The rest of the receiving corps is equally loaded with talent however much of it is unproven. The lone receiver that has truly earned his stripes is senior Devin Smith who is coming off a 44 catch, 660 yard, eight touchdown season that saw him both dazzle and disappear though some of his ghostly ways can be attributed to Braxton's rocky final five games of the season through the air coupled with Meyer/Herman buttoning up the offense over that same span.
Who joins Smith as a starter at wideout is not yet carved in stone, nor will it matter much considering Zach Smith has enough weapons that he'll want to rotate guys in an effort to find his best pair. For now, my guess is Evan Spencer may be on the field for the first snap against Navy but over the course of first few weeks, Michael Thomas should cement a starting role. Thomas frustratingly took a redshirt last year but considering his size and hands outdo Spencer's strong blocking ability, the time might be now for Thomas to make his move.
Corey Smith and Johnnie Dixon might be next in line but make no mistake it's a crowded one as 6'5" Jeff Greene could also work his way into the fold though it might be tougher for names like freshmen James Clark, Parris Campbell and Noah Brown.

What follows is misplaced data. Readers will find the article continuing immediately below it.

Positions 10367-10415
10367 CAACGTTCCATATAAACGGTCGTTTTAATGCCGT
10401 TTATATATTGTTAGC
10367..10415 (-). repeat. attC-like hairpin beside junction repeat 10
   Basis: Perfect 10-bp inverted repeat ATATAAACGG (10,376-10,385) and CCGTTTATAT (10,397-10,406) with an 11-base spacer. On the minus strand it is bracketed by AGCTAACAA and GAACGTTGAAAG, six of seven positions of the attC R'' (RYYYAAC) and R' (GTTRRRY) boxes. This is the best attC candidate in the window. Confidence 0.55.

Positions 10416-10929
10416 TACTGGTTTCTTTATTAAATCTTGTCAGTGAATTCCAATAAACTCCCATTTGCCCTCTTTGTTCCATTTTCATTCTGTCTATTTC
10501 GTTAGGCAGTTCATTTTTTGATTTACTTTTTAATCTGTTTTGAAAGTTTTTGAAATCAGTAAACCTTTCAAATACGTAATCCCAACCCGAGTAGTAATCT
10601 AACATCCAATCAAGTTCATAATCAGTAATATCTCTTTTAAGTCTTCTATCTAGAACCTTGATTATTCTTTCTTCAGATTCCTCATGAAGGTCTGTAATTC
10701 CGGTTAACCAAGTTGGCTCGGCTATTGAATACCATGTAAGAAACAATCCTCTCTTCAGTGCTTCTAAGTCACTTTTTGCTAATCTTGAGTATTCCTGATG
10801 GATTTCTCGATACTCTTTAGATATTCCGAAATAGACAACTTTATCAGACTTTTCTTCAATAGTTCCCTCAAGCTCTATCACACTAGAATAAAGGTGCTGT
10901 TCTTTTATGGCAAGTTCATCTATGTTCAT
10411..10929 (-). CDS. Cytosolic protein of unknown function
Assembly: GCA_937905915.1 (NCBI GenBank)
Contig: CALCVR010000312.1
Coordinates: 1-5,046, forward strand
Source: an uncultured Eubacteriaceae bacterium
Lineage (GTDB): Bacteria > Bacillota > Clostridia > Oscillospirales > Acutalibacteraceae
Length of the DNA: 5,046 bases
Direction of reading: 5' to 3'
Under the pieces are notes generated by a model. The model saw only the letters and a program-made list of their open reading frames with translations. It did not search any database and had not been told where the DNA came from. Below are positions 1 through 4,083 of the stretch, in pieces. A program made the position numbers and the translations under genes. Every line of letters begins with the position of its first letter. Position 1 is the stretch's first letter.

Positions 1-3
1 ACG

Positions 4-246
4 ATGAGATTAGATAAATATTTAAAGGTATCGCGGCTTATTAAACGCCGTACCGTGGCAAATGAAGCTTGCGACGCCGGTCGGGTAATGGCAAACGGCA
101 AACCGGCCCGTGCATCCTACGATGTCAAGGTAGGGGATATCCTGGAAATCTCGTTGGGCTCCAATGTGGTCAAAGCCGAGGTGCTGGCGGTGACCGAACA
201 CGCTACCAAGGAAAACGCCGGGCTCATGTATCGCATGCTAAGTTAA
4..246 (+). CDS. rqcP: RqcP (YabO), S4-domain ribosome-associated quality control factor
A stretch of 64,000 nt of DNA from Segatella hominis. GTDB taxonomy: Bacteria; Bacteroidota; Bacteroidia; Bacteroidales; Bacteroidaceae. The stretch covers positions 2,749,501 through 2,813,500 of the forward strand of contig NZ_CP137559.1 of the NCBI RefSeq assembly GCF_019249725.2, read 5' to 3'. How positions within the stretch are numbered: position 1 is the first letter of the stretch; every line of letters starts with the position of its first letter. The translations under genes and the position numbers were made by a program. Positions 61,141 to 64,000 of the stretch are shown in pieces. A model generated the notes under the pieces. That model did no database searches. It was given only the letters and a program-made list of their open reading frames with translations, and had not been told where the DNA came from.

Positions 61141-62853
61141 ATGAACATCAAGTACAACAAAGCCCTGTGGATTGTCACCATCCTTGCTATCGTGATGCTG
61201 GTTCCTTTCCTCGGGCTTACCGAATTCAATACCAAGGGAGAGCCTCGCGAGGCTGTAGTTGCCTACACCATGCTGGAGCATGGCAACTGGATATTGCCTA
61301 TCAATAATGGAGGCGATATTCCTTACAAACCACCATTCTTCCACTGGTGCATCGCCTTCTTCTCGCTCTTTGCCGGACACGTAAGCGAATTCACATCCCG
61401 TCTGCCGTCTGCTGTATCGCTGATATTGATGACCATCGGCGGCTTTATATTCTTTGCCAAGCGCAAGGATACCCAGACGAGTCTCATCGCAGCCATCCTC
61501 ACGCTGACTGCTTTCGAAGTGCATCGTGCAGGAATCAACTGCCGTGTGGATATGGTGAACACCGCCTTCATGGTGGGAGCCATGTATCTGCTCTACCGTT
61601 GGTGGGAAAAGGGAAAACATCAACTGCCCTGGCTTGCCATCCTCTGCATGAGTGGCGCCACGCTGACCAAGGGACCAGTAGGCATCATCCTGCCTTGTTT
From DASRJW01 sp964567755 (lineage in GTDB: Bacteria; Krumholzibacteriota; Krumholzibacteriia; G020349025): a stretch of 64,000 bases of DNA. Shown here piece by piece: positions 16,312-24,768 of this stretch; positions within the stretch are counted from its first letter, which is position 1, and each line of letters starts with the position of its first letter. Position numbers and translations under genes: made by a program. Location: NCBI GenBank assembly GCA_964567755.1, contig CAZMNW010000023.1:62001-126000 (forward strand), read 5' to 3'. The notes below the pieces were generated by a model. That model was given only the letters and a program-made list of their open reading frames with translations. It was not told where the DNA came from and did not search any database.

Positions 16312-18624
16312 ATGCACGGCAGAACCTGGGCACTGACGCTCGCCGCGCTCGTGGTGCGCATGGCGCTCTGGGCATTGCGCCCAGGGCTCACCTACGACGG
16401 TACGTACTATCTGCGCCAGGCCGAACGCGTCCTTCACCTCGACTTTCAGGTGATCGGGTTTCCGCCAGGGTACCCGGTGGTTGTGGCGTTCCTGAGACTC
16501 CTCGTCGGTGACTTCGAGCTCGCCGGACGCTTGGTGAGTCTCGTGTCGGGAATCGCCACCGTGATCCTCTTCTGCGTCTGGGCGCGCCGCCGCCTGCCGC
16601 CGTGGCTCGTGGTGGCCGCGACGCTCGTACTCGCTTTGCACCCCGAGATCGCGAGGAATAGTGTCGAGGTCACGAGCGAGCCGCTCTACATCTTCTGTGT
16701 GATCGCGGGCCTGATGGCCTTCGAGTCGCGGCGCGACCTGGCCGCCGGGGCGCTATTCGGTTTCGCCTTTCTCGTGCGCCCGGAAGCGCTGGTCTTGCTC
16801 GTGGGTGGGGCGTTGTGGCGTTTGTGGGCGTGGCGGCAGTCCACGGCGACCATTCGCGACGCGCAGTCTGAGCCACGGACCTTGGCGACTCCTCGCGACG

At the oft-discused H-back position, Dontre Wilson has a firm grasp on the starting spot but Jalin Marshall should get a chance to show what he can do. Curtis Samuel looks to be a running back first but as noted, if things get too crowded there and Meyer is set on getting him touches, they could come from the slot. So, basically what I'm saying is holy smokes there is loads of unproven talent just dying to compete for snaps.
Now that we've weaved our way through the offensive spots, we turn our attention to a defense looking to reestablish themselves as the Silver Bullets.
The unquestioned strength of the team, the defensive line is loaded with stars and depth, so much so that most pundits are calling them the best d-line in the land.
|CB||D. GRANT||G. CONLEY|
|CB||A. REEVES –OR–||E. APPLE|
In the middle, 6'2", 288 lb. senior Michael Bennett out of Centerville will be paired alongside 6'4", 295 lb. junior Adolphus Washington in the starting lineup. Bennett placed 4th in TFL and 3rd in sacks on the unit a year ago while Washington was a bit of a disappointment finishing with 4.0 TFL and 2.0 sacks though he was often nicked up. Tommy Schutt has come on of late and projects to figure prominently in the inside rotation with Chris Carter and Michael Hill also poised to contribute.